Biomedical Physics Seminars - Feb 13

Event Date/Time: 
Mon, 02/13/2017 - 12:00pm
Location: 
KHE 225

Please join us for the Biomedical Physics Seminar Series.

TITLE: OPTICAL STUDY OF HEMOGLOBIN FORM CONVERSIONS OF BIOTISSUE OPTICAL AND OPTOACOUSTIC PHANTOMS
Student: Xiao Juan Zheng
Supervisor: Dr. Alexandre Douplik

ABSTRACT: Hemoglobin (Hb) molecules present in red blood cells have several critical roles in addition oxygen transportation to tissue. Hb carries photosensitizer substances in photodynamic therapy, though the interaction of the heme group with the light and the substrate resulting in oxygen reactive species. Optical and optoacoustic imaging (OA) are sensitive to different forms of Hb due to the relative strong absorption of Hb. . Light propagation can have significant impact in optical and OA specially in using multi wavelengths approach to detect different forms of Hb. Monitoring hemoglobin (Hb) remains challenging specially in the presence of the reactive oxygen species as it reacts with oxyhemoglobin (oxy-Hb) to form methemoglobin (Met-Hb), another form of hemoglobin. This study will focus on Hb forms conversion in liquid and silicon based phantom. Human Met-Hb sample was obtained by dissolving the lyophilized powder in phosphate buffered saline (PBS), later converted to deoxyhemoglobin (deoxy-Hb) and oxy-Hb. The different Hb forms were validated by measuring its optical absorption (from 300-1000 nm), then compared and confirmed with absorption spectra from Oregon Medical Laser Center (OMLC). Blood containing silicon phantoms with photosensitizer additive were created to conduct photochemical reaction of reducing oxy-Hb to deoxy-Hb. This involved irradiating the phantoms to active the photochemical reaction. The efficiency of various photosensitizer concentrations and irradiation time was determined by measuring the optical absorption (from 300-1000 nm) in each phantom.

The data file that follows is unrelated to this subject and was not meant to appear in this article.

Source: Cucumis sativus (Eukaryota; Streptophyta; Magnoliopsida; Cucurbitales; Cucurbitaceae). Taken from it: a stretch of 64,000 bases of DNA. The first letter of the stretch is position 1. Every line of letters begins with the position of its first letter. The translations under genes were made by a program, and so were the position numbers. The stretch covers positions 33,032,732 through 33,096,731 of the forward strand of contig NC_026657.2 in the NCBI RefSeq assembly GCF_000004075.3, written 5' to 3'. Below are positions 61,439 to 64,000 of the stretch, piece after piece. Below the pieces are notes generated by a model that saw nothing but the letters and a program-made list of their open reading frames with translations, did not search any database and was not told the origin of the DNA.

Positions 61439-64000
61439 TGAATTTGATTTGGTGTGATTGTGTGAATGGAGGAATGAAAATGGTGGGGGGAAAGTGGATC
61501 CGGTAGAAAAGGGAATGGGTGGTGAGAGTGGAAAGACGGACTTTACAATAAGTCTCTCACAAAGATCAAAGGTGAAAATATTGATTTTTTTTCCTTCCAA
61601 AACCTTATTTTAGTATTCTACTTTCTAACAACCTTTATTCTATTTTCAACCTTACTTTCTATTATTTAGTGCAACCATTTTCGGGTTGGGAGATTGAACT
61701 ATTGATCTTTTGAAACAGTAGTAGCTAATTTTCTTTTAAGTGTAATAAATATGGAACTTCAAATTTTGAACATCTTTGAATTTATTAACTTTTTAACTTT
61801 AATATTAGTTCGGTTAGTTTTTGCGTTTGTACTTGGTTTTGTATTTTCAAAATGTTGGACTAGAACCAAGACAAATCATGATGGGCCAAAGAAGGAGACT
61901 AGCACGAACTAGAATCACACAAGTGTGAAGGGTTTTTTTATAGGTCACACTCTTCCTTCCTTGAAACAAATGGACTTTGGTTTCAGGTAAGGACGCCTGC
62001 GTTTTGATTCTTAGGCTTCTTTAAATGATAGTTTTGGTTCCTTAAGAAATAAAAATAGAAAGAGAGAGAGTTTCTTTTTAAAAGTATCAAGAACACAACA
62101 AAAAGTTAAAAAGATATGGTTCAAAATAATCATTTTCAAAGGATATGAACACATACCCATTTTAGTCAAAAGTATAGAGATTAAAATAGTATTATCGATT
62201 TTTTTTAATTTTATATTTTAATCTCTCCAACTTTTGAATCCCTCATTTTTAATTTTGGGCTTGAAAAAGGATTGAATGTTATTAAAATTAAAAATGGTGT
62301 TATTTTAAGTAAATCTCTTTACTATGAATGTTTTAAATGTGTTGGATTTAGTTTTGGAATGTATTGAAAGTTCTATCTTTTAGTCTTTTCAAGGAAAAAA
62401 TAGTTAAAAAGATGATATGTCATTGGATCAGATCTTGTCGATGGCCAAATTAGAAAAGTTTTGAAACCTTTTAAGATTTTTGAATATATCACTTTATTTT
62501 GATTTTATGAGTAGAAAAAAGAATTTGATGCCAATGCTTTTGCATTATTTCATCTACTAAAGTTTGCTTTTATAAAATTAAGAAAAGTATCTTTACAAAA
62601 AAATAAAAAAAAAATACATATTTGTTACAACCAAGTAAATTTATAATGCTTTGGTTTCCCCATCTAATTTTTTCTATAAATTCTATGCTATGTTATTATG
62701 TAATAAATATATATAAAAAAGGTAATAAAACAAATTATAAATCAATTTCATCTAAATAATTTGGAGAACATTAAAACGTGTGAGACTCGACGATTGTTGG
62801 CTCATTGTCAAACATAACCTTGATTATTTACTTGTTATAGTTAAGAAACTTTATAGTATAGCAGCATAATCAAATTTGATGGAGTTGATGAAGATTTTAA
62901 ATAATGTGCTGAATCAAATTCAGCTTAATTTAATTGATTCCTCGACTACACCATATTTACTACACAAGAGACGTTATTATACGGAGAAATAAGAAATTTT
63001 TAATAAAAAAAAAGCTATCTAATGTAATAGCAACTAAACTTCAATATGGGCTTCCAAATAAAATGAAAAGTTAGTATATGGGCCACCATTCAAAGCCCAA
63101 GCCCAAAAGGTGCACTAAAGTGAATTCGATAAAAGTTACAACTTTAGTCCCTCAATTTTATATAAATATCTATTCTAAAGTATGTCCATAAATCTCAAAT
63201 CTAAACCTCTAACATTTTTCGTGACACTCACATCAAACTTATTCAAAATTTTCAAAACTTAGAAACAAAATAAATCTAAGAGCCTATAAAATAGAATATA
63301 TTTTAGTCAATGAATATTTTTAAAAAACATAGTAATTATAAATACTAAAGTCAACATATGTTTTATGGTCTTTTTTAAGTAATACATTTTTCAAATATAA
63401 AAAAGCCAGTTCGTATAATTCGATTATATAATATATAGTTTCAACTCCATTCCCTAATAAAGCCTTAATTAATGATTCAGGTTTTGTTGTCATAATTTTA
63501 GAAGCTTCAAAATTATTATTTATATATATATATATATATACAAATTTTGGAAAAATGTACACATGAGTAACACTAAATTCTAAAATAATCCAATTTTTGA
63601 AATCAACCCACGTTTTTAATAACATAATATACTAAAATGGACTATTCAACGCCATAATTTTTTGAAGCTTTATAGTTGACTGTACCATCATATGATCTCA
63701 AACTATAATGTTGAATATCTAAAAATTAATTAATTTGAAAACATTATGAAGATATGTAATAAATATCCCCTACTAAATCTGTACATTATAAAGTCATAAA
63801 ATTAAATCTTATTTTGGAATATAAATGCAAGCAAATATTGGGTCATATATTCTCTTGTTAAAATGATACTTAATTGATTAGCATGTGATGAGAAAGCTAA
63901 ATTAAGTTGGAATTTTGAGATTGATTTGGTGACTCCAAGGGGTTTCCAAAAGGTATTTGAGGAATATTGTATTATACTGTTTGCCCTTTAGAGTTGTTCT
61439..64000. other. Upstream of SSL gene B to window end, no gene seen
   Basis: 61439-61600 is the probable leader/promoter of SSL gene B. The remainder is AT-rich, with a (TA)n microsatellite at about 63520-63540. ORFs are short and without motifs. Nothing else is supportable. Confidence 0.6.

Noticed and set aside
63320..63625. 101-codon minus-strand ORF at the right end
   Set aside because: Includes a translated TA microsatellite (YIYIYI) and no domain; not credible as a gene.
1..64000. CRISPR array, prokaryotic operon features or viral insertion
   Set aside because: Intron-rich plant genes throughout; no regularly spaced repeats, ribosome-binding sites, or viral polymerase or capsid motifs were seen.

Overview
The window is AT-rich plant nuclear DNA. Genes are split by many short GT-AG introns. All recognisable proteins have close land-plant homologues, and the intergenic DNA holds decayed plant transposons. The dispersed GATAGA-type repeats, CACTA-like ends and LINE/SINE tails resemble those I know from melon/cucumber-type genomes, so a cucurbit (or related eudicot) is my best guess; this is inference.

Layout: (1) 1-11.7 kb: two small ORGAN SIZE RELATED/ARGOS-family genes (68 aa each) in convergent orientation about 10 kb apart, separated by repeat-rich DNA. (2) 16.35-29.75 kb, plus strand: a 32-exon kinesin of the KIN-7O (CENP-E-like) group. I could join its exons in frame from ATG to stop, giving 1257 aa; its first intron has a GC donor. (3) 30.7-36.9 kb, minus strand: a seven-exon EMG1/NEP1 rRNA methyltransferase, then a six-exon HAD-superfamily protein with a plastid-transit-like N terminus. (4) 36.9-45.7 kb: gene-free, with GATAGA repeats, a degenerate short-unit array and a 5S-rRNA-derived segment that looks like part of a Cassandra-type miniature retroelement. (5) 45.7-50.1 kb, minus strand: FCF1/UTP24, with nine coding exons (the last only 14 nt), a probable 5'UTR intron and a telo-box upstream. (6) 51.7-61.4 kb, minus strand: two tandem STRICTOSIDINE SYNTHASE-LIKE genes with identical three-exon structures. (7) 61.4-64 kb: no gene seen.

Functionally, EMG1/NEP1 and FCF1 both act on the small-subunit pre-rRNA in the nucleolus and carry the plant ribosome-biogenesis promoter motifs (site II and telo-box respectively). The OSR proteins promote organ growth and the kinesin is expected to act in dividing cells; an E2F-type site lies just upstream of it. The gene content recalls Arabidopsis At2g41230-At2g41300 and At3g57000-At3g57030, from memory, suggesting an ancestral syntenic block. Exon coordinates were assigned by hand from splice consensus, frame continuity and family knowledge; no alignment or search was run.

TITLE: IN VIVO DETECTION OF LANTHANUM VIA X-RAY FLUORESCENCE
Student: Joanna Nguyen
Supervisor: Dr. James Grafe

ABSTRACT: Lanthanum (La) is a rare-earth metal used in phosphate binders in the form of a chewable tablet called lanthanum carbonate (LaC), commercially known as Fosrenol®. The daily high intake of LaC in patients with end-stage kidney disease is needed to reduce serum phosphate concentrations within normal range. Past studies have employed invasive bone biopsy sampling to show La accumulation in bone after long-term administration of LaC. However, the potential risks associated with long-term bone retention of La are unknown. In this work, we investigate the feasibility of using a K X-ray Fluorescence (K-XRF) spectroscopy system to quantitatively and non-invasively measure in vivo bone La. A series of hydroxyapatite (HAp) bone mineral phantoms doped with various concentrations of La were created to represent human bone. The HAp phantoms were placed in a 90° geometry relative to a bulky 1.11 GBq 241Am excitation source and high-purity germanium detector. For a live-time measurement of 2000 s, the initial minimum detection limit (MDL) was calculated to be 2.32 μg La/g Ca or 0.93 μg La/g HAp. However, for a newly acquired lead-collimated 241Am source, the MDL improved to 1.9 μg La/g Ca or 0.75 μg La/g HAp. This improvement in the MDL shows promising results and demonstrates the capabilities of this system as a non-invasive technique to monitor the long-term accumulation of La in bone. To the best of our knowledge, this is the first reported work that seeks to non-invasively measure bone La via in vivo XRF.